“You’re right, we still get lots of calls about the Black Dahlia,” says LAPD detective Mitzi Roberts, the person officially in charge of the Black Dahlia case. “I can only tell you the case is active and ongoing.”
Roberts is not allowed to discuss the case in any detail with media without permission from top brass. An interview request is pending. Before Roberts hung up the phone, she offered this about Steve Hodel: “He has a good theory. But we don’t have any physical evidence to prove it,” she said. “And for every theory out there about the Black Dahlia, there are 10 more.”
This past July, Steve Hodel had just sent the final draft of his fifth book — Black Dahlia Avenger III — to his publisher when he received an email from Sandi Nichols.
Nichols explained that her mother had recently passed away in Indianapolis, and in her belongings was a 69-year-old letter from her grandfather. Nichols’ grandparents had divorced long before they died and knew little about her grandfather, W. Glenn Martin.
In the aged handwritten letter, Martin names a man he refers to as “GH” as the Black Dahlia killer, who used his close connections with police and law enforcement to avoid prosecution.
“Elizabeth was 22 when she was killed. She had four siblings, a mother who loved her dearly,” Nichols said, after researching the murder and contacting Steve Hodel. “To think that ‘good’ people knew who killed her and covered it up and went on to live their own lives is unconscionable to me. Elizabeth matters. Her family matters.”
In the letter, Martin also identifies “GH” as an acquaintance of and the likely suspect in another murder that occurred two years after Short’s death — Louise Springer, who was abducted and strangled on June 13, 1949.
On that evening, Springer, a 28-year-old wife and mother, had forgotten her glasses inside the salon where she worked. Her husband offered to run in to retrieve them while she waited in the car. When he returned 10 minutes later, Springer and his new green Studebaker convertible were missing.
Three days later, Springer’s body was found in the backseat of the car that had been abandoned on West 28th Street. An autopsy revealed that she had suffered blows to the head and was strangled to death with a white sash cord. Her body had been violated with a 14-inch long tree branch.
After speaking with Steve Hodel, Nichols mailed her grandfather’s three-page letter — written less than three weeks after George Hodel had been arrested for child molestation — to get his thoughts.
“It becomes obvious that the Martin letter was not intended for public consumption,” Steve Hodel writes in the afterword of his latest book. “It was written to be read by law enforcement only if either of his daughters came to foul play.”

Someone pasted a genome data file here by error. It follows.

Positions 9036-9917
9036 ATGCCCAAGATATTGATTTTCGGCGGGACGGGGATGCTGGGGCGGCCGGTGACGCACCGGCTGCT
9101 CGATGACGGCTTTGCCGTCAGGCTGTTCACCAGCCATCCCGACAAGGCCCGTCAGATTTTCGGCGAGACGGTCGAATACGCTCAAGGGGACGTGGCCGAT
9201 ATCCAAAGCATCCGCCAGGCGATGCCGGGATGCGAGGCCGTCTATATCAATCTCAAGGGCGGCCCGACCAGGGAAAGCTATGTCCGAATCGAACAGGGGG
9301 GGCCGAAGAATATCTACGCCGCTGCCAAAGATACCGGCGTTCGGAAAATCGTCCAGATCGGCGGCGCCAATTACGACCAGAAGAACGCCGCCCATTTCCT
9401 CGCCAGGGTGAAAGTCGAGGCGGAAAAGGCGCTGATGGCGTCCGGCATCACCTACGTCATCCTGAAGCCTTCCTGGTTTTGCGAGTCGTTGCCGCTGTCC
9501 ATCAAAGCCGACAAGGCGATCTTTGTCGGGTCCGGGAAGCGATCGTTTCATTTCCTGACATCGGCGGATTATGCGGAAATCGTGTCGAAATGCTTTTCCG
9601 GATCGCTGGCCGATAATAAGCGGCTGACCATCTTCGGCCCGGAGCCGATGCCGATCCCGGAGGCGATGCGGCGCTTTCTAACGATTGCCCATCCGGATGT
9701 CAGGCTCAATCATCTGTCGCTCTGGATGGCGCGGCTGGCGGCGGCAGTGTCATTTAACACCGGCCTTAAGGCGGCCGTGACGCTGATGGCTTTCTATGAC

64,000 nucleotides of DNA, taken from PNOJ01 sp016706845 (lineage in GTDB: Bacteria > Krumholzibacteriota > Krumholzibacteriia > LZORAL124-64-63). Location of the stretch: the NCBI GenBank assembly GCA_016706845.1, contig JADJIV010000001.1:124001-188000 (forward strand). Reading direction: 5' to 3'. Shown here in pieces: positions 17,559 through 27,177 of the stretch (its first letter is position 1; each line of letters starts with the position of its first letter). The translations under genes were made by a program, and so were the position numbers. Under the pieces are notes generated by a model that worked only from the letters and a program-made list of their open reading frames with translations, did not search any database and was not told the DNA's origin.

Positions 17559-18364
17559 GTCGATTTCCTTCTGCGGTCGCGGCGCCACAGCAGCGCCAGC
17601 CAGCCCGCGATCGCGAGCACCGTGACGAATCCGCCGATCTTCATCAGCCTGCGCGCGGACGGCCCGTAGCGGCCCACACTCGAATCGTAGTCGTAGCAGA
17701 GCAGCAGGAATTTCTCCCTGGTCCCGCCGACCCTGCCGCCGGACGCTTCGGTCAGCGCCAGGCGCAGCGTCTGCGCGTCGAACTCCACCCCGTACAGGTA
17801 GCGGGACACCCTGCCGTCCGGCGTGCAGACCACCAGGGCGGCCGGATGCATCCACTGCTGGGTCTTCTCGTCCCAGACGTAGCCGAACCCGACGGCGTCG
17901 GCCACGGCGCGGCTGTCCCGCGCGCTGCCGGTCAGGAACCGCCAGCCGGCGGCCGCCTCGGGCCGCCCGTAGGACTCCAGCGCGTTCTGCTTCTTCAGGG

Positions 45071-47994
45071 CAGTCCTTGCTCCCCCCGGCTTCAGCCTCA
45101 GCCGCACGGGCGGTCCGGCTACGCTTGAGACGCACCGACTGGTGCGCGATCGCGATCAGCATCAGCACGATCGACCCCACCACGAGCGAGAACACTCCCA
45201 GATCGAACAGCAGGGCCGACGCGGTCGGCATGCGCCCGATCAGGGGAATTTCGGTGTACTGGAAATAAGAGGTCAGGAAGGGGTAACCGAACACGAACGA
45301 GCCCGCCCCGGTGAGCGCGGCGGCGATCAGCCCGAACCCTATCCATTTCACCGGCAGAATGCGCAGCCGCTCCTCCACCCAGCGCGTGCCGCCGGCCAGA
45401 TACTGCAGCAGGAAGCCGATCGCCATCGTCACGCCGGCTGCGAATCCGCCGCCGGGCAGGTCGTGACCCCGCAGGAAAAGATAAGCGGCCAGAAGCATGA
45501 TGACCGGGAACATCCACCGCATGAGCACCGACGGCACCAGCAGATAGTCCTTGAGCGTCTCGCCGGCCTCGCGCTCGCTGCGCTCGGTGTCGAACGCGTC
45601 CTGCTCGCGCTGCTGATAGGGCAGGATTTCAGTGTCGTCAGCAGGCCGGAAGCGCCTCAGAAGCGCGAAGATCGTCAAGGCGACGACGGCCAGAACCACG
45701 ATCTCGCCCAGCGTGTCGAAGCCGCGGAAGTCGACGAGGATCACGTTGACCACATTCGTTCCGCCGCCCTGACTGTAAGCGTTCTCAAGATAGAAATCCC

Scribbled on the envelope of the Oct. 25, 1949 letter were chilling words: “In Case of Margaret Ellen’s or Glenna Jeans (sic) Death.”
Margaret Ellen — Nichols’ mother — and Glenna Jean, Nichols’ aunt, were teenagers at the time Martin wrote the letter, which began with a bombshell: “I believe Choate framed this with McCawley(sic) to let G.H. get out of it as the known Black dalia(sic) killer.”
Steve Hodel identifies Choate and McCawley as Joe Choate, a former LA deputy district attorney who later became a private attorney, and Sgt. Kenneth J. McCauley, an internal affairs LAPD officer at the time the Martin letter was written.
Martin establishes in the letter that he was assigned jobs by McCauley and received a call from the sergeant while having dinner with his mother and “G.H.” at Martin’s home.
Reading in between the lines, Steve Hodel believes Martin feared that “G.H.” had learned Martin was an informant and may have provided police with information.
“G.H. was grilled by police on Louise Springer death; he and I both knew her,” Martin wrote in his letter. “The investigation officers became G.H. friend, so matter dropped. He threatened to get even with me.”
If Martin’s letter is taken at its word, it would mean George Hodel was questioned by police over a period of five years in the deaths of at least three women — Ruth Spaulding, Elizabeth Short and Louise Springer.
Leaving little doubt that “G.H.” in the letter is George Hodel is the fact that Martin also mentions Hodel’s live-in maid and lover, Ellen, whose voice would be recorded months later during the wiretapping at the Sowden House.
For Steve Hodel, the letter is another piece of the puzzle to fall into place.
It won’t be the last.